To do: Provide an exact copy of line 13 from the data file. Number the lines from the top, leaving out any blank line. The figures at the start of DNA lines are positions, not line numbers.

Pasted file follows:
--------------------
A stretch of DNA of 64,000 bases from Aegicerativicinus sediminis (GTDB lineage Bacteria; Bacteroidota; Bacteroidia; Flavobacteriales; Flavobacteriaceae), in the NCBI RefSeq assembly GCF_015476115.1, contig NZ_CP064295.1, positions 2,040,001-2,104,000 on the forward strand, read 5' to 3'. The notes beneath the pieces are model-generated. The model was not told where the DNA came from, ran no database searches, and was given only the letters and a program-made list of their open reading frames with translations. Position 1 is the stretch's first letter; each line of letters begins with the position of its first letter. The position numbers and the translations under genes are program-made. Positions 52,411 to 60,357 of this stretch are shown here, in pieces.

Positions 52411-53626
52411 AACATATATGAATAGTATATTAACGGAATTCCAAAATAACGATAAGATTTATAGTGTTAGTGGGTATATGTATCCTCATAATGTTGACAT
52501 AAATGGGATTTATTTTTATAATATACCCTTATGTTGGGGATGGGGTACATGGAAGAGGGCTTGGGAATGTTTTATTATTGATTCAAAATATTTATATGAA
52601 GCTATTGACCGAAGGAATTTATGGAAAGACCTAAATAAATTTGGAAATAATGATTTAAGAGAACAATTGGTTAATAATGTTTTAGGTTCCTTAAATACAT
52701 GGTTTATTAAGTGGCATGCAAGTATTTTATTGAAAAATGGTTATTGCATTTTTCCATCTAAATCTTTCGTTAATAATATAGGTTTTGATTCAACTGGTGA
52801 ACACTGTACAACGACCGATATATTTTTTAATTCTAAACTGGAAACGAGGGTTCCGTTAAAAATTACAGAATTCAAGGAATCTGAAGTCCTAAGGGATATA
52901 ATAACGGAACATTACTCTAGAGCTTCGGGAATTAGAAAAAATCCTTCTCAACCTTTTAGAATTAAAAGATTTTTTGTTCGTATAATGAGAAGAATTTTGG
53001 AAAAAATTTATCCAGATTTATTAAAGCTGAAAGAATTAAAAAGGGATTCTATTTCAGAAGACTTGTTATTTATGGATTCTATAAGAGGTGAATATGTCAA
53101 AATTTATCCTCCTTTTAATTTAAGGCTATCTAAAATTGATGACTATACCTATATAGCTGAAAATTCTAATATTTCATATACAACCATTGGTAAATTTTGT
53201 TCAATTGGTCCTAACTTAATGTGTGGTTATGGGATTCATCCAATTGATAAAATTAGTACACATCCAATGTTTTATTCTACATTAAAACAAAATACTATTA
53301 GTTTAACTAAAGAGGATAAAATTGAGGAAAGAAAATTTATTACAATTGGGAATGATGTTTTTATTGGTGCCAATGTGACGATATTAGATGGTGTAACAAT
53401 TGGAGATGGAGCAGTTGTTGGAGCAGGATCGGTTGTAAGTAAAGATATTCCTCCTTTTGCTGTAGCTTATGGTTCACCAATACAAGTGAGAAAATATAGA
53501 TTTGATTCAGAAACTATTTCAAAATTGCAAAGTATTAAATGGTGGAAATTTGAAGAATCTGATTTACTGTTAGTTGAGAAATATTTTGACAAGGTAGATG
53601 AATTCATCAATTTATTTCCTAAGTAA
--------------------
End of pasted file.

53401 TGGAGATGGAGCAGTTGTTGGAGCAGGATCGGTTGTAAGTAAAGATATTCCTCCTTTTGCTGTAGCTTATGGTTCACCAATACAAGTGAGAAAATATAGA